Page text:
Make sure you are getting enough sleep. Sleep helps your body refuel and prepares you to handle whatever the day throws at you. More information on the Benefits of Sleep

Take care of your body!

Eating well and staying active enables your body to be in the best condition to combat stress. Plus, exercise has been proven to improve mood and just make people happier in general. When you feel better, you tend to have a more positive attitude. Why exercise is important

Be positive!

Thinking in a positive way can have a huge impact on your day. Your outlook on a situation can influence solutions you come up with and decisions you make. Is your cup half full or half empty? View situations as temporary and solvable…take this as a challenge and opportunity to learn something new. Negative thoughts tend to create sad, depressed, and impatient moods…none of which are helpful in any stressful situation. Being positive will influence the way people react to and support you.

Learn to activate your “relaxation response”

The “relaxation response” is your body’s natural way to avoid stress. This response is activated when you participate in calming activities. Take the time to do something you enjoy everyday…maybe take a bath, play with a pet, listen to music, or indulge in an enjoyable hobby. These feelings of relaxation give your body a break from being on the go constantly.

Common Causes of Stress

Internal vs External Causes

Internal

  • Your Fears – some common fears include public speaking, flying, and heights
  • Your Emotions/Feelings  – lack of control, uncertainty, anxiety, self confidence
  • Your Beliefs – attitudes, opinions, expectations of others and yourself
  • Your body – puberty is stressful!

External

  • Life changes – new school, college, move to a new town, death of a loved one/pet, parent divorce
  • Job/Career – pressures by your boss, time management, deadlines, pay cuts, promotions, co-workers, commute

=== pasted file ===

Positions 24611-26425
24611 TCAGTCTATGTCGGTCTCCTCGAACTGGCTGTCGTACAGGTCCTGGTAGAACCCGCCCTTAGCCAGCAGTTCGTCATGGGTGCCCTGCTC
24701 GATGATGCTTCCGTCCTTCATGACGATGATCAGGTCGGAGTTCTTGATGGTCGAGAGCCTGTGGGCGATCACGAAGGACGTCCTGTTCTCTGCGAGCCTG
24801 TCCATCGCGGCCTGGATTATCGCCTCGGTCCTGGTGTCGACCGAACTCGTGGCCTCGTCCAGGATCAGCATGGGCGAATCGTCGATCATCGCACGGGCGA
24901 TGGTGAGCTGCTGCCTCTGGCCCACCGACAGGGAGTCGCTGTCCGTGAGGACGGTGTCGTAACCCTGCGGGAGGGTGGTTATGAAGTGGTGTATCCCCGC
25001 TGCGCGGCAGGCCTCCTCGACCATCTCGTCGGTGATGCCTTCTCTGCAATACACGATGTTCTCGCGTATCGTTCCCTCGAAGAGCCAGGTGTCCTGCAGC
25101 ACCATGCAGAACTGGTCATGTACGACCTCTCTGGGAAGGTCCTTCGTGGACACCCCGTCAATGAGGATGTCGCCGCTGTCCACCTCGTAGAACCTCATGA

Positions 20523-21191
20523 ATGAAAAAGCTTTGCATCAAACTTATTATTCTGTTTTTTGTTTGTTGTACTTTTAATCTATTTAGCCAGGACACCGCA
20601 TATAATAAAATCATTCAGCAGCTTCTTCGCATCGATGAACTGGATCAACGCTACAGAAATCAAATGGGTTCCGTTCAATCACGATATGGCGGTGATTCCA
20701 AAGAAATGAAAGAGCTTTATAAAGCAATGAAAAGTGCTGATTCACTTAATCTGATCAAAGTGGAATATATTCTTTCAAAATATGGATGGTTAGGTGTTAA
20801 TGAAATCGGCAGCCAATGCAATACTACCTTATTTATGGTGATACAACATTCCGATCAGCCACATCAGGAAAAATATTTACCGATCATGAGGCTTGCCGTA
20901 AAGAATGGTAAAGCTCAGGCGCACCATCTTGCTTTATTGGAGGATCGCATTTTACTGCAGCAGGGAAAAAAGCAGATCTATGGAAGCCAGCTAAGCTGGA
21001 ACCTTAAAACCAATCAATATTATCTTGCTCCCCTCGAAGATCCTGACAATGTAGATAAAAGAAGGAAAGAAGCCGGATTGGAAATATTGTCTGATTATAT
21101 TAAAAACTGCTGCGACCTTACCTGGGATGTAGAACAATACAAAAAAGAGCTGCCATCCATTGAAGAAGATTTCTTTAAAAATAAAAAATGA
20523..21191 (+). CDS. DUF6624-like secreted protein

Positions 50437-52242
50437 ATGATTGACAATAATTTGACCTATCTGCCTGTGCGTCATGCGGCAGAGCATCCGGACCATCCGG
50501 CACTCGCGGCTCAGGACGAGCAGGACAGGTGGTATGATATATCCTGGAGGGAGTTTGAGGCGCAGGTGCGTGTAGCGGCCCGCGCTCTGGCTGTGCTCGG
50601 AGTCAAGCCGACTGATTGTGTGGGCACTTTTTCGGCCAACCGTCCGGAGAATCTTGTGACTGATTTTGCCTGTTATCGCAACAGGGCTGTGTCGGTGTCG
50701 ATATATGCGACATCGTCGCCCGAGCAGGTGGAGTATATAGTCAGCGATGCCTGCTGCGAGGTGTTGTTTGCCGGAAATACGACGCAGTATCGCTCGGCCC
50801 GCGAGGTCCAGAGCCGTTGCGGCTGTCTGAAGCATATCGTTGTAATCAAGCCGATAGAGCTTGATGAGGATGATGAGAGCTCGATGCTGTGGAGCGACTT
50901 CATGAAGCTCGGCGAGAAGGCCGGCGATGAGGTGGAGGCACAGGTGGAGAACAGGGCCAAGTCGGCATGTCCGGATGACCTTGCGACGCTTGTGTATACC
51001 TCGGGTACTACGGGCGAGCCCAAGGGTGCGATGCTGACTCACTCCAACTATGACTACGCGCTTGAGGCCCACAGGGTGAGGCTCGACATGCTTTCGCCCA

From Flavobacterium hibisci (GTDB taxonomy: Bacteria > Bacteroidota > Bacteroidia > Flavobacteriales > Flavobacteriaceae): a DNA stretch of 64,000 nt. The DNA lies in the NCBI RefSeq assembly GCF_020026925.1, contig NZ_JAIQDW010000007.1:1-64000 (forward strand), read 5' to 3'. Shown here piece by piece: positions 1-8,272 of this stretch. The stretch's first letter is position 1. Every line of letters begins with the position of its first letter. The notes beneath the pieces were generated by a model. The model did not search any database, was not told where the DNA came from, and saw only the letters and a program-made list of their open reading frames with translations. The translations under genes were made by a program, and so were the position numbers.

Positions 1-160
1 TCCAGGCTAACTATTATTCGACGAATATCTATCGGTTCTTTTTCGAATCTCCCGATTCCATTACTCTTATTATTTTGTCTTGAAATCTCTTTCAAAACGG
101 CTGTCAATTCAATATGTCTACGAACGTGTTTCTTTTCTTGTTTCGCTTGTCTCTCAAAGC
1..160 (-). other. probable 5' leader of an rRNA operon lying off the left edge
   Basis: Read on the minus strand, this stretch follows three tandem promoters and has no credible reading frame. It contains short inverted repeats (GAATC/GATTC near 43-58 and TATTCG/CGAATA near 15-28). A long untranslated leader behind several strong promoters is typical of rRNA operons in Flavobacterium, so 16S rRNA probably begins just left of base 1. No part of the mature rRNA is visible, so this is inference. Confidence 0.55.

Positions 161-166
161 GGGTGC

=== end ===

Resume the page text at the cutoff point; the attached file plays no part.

• School – homework, tests, presentations, time management
  • Environment – weather, dogs barking, traffic
  • Unpredictable experiences – car accidents, family issues, finances
  • Social – dances, peer pressure, meeting new people, school, sports

Stress happens…learn how to deal

Improve your mood

Don’t dwell on the negative! Unhappy feelings can drag you down. Overcoming a stressful situation requires a positive attitude and the ability to be open minded.

There are positive things that happen everyday. At the end of each day, take a moment to think about 3 happy things about your day. This helps you keep some of the small and big problems of each day in perspective.

Identify the Issue 

Take a moment to think about the situation you are dealing with. Write down anything about it that is causing you to feel stressed. Next, identify and write down your feelings about the situation. Are you anxious, angry, sad, scared? Finally, find out as much information as you can. Talk to the people who are in or are familiar with this situation. Knowing as many specifics as possible can help you figure out what to expect. Also, those you talk to may be able to provide you with advice and support.

Take action with the small things

Maintain some control over your life by addressing each problem, no matter how small, as soon as it presents itself. Become accustomed to assessing each situation, laying out your options, and making a decision to solve a problem. Doing this each day helps prevent the smaller issues from building up and then getting out of hand…creating a larger amount of stress.

Know your support

Family and friends can be helpful when you have to make a tough decision or just need to talk. Just verbalizing your worries or anxieties can be therapeutic… in addition that outside person may have insight you haven’t considered. That dramatic situation that you’ve been dealing with may be easy to solve after all.

Know how to destress

Find out what relaxes YOU. Make sure you take part of your day to do something you enjoy…that will take your mind off your troubles. Tension caused by stress can be relieved by going for a run, listening to your favorite playlist, taking a walk outside, watching a show that makes you laugh, or even learning breathing and meditation exercises. Practicing an activity that calms you can help you create a mindset that fosters a positive attitude for problem solving.